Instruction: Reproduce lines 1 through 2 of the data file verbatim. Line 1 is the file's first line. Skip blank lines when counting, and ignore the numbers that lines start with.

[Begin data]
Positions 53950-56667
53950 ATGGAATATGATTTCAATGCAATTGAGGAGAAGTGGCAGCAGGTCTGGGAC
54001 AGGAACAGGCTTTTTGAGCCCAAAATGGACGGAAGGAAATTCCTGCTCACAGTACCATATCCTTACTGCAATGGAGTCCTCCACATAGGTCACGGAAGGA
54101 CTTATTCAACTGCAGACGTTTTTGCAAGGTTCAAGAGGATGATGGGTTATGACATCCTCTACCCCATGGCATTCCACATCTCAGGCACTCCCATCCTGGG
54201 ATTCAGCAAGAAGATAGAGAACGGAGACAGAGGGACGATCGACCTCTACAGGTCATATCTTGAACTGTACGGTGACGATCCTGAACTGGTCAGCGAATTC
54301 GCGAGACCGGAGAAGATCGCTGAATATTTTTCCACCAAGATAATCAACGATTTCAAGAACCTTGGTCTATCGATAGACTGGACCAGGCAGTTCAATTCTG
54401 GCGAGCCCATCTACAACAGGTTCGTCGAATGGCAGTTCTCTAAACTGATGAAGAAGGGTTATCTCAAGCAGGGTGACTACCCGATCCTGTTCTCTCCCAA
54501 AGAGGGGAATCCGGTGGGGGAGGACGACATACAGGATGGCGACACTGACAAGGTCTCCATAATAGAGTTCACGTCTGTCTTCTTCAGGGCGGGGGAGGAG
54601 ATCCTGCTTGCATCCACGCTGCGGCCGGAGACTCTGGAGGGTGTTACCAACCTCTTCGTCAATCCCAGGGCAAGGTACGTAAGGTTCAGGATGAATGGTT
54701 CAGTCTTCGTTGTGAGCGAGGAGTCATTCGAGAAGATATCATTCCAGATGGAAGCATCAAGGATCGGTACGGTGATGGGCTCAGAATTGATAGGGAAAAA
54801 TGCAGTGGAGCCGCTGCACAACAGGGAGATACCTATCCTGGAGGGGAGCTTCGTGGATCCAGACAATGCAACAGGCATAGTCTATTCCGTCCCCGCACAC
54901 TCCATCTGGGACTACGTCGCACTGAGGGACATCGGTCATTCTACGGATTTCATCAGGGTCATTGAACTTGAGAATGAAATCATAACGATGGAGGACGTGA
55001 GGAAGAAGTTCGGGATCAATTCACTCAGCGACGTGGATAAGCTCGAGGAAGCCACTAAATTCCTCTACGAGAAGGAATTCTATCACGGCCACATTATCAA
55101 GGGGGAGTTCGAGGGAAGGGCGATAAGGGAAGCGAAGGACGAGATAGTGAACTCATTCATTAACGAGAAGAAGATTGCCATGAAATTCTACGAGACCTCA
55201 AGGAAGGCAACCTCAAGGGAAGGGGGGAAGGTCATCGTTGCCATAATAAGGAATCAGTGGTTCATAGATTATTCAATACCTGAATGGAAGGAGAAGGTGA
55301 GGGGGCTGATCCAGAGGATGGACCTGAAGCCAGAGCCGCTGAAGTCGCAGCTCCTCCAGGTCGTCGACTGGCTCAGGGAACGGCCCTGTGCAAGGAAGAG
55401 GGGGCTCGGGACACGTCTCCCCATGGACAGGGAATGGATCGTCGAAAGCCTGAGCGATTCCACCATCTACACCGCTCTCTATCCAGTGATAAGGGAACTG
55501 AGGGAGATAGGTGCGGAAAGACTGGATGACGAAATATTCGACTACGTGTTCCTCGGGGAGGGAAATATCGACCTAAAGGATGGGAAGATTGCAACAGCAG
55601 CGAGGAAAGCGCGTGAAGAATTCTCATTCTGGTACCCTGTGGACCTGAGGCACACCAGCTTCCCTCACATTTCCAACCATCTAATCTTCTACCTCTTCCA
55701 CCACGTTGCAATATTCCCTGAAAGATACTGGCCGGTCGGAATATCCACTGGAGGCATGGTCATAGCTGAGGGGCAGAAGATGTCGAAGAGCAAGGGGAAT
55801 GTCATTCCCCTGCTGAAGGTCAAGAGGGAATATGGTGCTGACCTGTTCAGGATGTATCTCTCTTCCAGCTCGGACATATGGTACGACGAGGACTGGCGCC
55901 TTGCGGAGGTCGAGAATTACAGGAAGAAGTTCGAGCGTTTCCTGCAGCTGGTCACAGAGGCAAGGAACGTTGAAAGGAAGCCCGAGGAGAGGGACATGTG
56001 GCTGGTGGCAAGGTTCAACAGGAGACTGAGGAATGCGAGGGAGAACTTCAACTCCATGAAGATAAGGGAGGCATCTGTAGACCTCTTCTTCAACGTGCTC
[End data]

Positions 53950-56667
53950 ATGGAATATGATTTCAATGCAATTGAGGAGAAGTGGCAGCAGGTCTGGGAC